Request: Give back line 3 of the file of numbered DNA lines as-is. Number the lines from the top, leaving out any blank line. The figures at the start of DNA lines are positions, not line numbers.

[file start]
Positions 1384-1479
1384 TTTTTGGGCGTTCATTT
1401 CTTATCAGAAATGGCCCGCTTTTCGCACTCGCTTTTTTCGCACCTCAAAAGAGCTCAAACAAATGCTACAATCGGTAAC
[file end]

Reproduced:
1401 CTTATCAGAAATGGCCCGCTTTTCGCACTCGCTTTTTTCGCACCTCAAAAGAGCTCAAACAAATGCTACAATCGGTAAC